2020 Nordica Enforcer 88 Ski Review: // Ski Reviews
It’s a new year, and in the ski industry with the new year comes news and announcements about new gear. Around this time last year, we released a review of the 2019 Nordica Enforcer 110. This year we’re continuing that trend and looking at a brand new ski, the Enforcer 88. Before we dive into it, you should also know that January is the Nordica month for our SkiHappy Photo Contest. They’ve stepped up and are awarding the winning photo an Enforcer 88 or Santa Ana 88 of the winner’s choice. That’s right, you can win a ski that’s not even available to purchase yet! Pretty exciting stuff. In addition to these two skis, we also get a new Enforcer 104, new Dobermann Spitfire line, and some tweaks to the line in general. We’ll have more info on new 2020 Nordica skis in the coming weeks. For now, let’s focus on the Enforcer 88.
Here at SkiEssentials.com, we’ve been aware of this new ski since early December when we met with Nordica at Stowe Mountain Resort to go through the new line with their product managers, marketing team, reps, and more. About a week later, we were able to get on snow with a selection of the new skis, including the Enforcer 88 we’re talking about here. This is the narrowest Enforcer yet and is definitely an exciting and valuable addition to the lineup. If you’re unfamiliar with the Enforcer collection, chances are you haven’t been reading many reviews, ski tests, or other ski publications in recent years. The Enforcer skis have become very popular due to their impressive mix of power, stability at speed, maneuverability, playfulness, and forgiveness. Nordica left us with a pair of Enforcer 88s and we’ve been busy testing them over the past month.
To put it simply, these things rip. Before we get into performance, however, let’s take a look at the similarities and differences between this ski and existing Enforcer skis. The Enforcer collection in general has been split into Enforcer and Enforcer Free. We’ll have more info on this when we release the Enforcer 104 review, but essentially the Enforcer Free skis follow theme and overall concept we have seen in the 110, while the 88 is designed more like the 93 and 100. It isn’t, however, quite that simple.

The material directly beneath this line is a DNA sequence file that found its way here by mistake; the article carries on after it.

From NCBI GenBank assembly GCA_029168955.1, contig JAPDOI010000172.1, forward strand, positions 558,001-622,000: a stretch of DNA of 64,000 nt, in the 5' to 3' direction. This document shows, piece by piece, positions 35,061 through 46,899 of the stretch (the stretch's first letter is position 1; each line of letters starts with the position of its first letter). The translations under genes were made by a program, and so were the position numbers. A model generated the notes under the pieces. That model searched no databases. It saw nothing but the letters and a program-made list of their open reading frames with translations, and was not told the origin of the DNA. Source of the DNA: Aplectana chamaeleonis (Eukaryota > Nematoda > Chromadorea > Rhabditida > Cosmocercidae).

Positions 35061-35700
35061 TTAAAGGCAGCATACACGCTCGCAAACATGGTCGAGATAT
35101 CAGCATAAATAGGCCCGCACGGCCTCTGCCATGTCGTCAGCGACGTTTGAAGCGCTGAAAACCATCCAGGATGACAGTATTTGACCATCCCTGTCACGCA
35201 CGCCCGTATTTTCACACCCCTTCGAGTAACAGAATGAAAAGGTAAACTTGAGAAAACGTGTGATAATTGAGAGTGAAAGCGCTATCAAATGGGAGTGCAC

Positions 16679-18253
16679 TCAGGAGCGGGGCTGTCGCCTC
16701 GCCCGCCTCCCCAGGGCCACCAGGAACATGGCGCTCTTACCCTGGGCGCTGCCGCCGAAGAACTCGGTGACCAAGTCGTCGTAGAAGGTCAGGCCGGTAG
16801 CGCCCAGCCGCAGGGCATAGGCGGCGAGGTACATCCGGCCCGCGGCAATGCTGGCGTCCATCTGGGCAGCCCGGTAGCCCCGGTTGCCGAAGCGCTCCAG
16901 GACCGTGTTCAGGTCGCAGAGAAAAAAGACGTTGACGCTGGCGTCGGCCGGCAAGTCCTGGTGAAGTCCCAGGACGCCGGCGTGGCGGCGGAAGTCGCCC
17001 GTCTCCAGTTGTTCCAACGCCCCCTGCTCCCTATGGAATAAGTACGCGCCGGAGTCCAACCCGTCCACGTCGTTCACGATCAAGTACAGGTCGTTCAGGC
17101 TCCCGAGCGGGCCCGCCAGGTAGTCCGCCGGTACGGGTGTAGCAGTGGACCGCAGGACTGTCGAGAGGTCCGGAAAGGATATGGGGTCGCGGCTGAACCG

For 2020, in the new Enforcer 88 and 104, we have some new construction techniques. The first is True Tip Technology. Nordica has removed heavy ABS plastic from the tip of the ski, while extending the wood core further into the tip. This reduces weight, while maintaining the power and stability that we’ve all come to expect from the Enforcers. This definitely has an effect on performance, which we’ll get to in more detail later in the article, but in the simplest of terms you can think of it as increasing maneuverability, playfulness, and the nimbleness of the ski. The other new construction technique is their Carbon-Reinforced Chassis. There are fill length carbon strips running along the fiberglass layer, and this layer is actually 35% lighter than traditional glass layups. Similar to the resulting performance of the new tip, this increases strength and stability while also shedding weight. In summary, all these changes are designed to make the skis both more stable and more playful. It’s like Nordica took what we love about the Enforcers and enhanced it even more.
We also have a new size breakdown in the new Enforcer 88. We’re getting a 165, 172, 179, and 186 cm length. A lot of skiers have found that they fall in between sizes on current Enforcer models, so this new width and new size range really will help round out options within the Enforcer collection. We’ve been testing the 186 cm length predominantly, with testers ranging in size from 5’10’ 150 lbs to 6’6” 220 lbs. For me, the smallest of those testers, I think the 179 cm would be a little more appropriate, but I also didn’t have any major issues on the 186 cm length.